Category Archives: PHP

isset() or !empty() versus in_array()

I saw an interesting comment on stackoverflow about using a function to check if a variable exists such as isset() or empty() instead of using a search function such as in_array(). I hadn’t really given much thought to that before but it seems that it would be much quicker than looping an array to check for a value. I guess the caveat is that you would either need to know the index number or know the key name (if an associative array) to be able to make use of it.

For example:

$lunch = array('fruit' => 'Apple', 'snack' => 'Pudding', 'mainCourse' => 'Sandwich');

if (!empty($lunch['fruit'] and $lunch['fruit'] == 'Apple') {
// do something
}

The alternative I might have used would be

if (array_key_exists('fruit', $lunch) and $lunch['fruit'] == 'Apple') {
// do something
}

Ilia Alshanetsk wrote a blog post in which he compares the speed of using isset() versus array_key_exists with PHP 5.4. While isset() is quicker, it isn’t something that makes much sense to go back and fix (it falls into the micro-optimization category).

I decided to give his test a try and also check out how !empty() performs. I expected it would be somewhere between the two since empty() does an isset() check. I saw slightly different results checking on PHP 5.4.4, but those could be chalked up to not using the same server configuration (and in any case they are negligible).

isset() – 0.021 seconds
array_key_exists() – 0.068 seconds
!empty() – 0.025 seconds

Here is the code I used to generate my results:

$arr = array();
$fp = fopen("/usr/share/dict/words", "r");
while ($i < 5000 && ($w = fgets($fp))) {
    $arr[trim($w)] = ++$i;
}

$s = microtime(1);
for ($i = 0; $i < 100000; $i++) {
    isset($arr['abracadabra']);
}
$e = microtime(1);

echo "Isset: ".($e - $s)."\n";
echo '<br />';

$s = microtime(1);
for ($i = 0; $i < 100000; $i++) {
    array_key_exists('abracadabra', $arr);
}
$e = microtime(1);

echo "array_key_exists: ".($e - $s)."\n";
echo '<br />';

$s = microtime(1);
for ($i = 0; $i < 100000; $i++) {
    !empty($arr['abracadabra']);
}
$e = microtime(1);
echo "!empty(): ".($e - $s)."\n";

Signs you should refactor

I’ve been trying to look at my code a bit more critically, which always feels like one of the hardest things to do.

  1. Methods are long. If the method is getting lengthy look it over and see if it tries to handle too many things. I can’t tell you a definitive number of lines before it is a warning sign because it varies depending on what you are doing. When you see or write a long method, just give it a read through and think about whether any of it would make sense in it’s own method.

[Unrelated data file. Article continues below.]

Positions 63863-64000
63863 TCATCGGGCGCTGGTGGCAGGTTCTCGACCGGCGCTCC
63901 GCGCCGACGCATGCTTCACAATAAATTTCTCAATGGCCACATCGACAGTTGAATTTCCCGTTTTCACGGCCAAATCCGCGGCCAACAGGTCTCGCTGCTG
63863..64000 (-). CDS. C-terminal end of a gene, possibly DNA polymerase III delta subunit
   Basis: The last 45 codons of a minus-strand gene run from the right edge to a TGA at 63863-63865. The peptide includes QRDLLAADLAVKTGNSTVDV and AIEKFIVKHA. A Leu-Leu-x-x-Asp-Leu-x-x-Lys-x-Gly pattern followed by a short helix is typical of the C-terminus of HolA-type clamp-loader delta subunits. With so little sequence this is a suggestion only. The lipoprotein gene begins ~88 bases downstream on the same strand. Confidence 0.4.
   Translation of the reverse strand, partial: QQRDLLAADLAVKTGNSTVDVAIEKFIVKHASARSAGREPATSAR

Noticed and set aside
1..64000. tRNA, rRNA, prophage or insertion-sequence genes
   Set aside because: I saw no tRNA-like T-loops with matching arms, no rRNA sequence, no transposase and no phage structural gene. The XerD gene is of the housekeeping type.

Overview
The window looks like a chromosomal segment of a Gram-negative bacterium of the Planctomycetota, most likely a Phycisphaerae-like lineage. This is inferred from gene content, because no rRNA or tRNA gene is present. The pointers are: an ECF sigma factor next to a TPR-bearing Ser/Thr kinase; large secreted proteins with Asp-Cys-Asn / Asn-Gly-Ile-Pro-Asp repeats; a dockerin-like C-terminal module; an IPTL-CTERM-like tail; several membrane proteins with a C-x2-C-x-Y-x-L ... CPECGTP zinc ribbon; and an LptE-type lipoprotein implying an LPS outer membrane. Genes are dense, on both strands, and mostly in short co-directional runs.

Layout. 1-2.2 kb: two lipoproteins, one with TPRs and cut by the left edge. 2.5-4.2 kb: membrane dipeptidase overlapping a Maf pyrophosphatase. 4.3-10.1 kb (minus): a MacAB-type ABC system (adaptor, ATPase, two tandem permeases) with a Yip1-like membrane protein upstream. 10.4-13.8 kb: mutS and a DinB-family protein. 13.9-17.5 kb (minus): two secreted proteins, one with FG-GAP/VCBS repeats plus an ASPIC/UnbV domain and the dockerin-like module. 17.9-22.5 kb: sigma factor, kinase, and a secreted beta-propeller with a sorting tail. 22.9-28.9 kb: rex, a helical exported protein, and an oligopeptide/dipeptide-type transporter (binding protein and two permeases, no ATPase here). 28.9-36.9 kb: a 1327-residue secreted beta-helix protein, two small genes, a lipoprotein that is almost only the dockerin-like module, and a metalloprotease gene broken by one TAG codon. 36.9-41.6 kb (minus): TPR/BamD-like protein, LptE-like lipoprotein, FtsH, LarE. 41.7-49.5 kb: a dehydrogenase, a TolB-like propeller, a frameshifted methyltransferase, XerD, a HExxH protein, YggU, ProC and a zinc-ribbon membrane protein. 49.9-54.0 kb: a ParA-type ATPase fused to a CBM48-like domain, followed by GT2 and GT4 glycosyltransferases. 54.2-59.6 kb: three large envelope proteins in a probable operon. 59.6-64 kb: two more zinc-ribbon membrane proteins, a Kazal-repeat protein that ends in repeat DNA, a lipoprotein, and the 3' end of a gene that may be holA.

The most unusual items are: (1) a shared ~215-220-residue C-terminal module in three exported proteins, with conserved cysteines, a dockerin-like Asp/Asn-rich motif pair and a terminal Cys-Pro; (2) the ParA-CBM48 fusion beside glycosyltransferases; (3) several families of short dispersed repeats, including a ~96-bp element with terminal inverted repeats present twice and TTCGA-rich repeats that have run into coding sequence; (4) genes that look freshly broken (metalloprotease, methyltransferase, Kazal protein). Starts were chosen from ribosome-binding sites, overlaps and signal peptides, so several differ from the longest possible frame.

2. Too many parameters. When you have too many parameters, look at them and decide if some of the parameters are related. If there are any that are related, is there an existing object that ties them together? Should there be one? Consolidating the parameters or even a portion of the functionality into a new class may a good way to clean it up.
  3. Lots of temporary variables. When you use a lot of them, look through the class and see if you are duplicating any code. Do you find yourself using the same temporary variables often? Perhaps moving them to a method of their own, albeit small, will help keep the code DRY.
  4. Too many properties. If there are a lot of properties it may mean you have too much going on in this class. Look at the properties and see if grouping them into similar ones helps reveal a hidden class you can pull out.
  5. Not using accessor methods. This one I see the most benefit from when the class is utilized in other classes. By using accessor methods you don’t tie a value to the property. You have the ability to hook in or pass additional formatting or optional parameters in.

Foreach loops and using references

I saw a few posts on stackoverflow about issues with passing values into a foreach loop by reference. For example:

$array = array('one', 'two', 'three');
foreach ($array as &$a) {
// do stuff.
}

As is the case with all foreach loops the last $a in the loop continues to exist after it finishes looping. In this case since we used references a variable exists that references the last element in the array. So you run the risk of inadvertently changing a value like is the case in this example on stackoverflow.

The PHP manual suggests using unset() after the foreach loop to terminate the link.

$array = array('one', 'two', 'three');
foreach ($array as &$a) {
// do stuff.
}
unset($a);

References are powerful for a lot of scenarios, and this will make me more mindful to do cleanup on my references when using them.

DateTime createFromFormat versus date

I came across createFromFormat today and thought it would be a quick way of getting and formatting a date. So I wanted to compare speed with my normal method of converting a date into a new format.

$rawDate = '12/12/2012';
$start = microtime();
$date = DateTime::createFromFormat('j/n/Y', $rawDate);
echo $date->format('j-n-Y');
$end = microtime();

// ~0.000094 seconds
print_r($end-$start);

$start = microtime();
$date = date('j-n-Y', strtotime($rawDate));
$end = microtime();

// ~0.000067 seconds
print_r($end-$start);

So using the DateTime method is ~0.000027 seconds slower, which isn’t a whole heck of a lot. In my opinion it is well worth the additional time to be left with a DateTime object. That way you can utilize convenient methods like diff without needing to code your own custom implementation.

The testing was all done with PHP 5.4.7

DateTime->date does not work unless using print_r() or var_dump()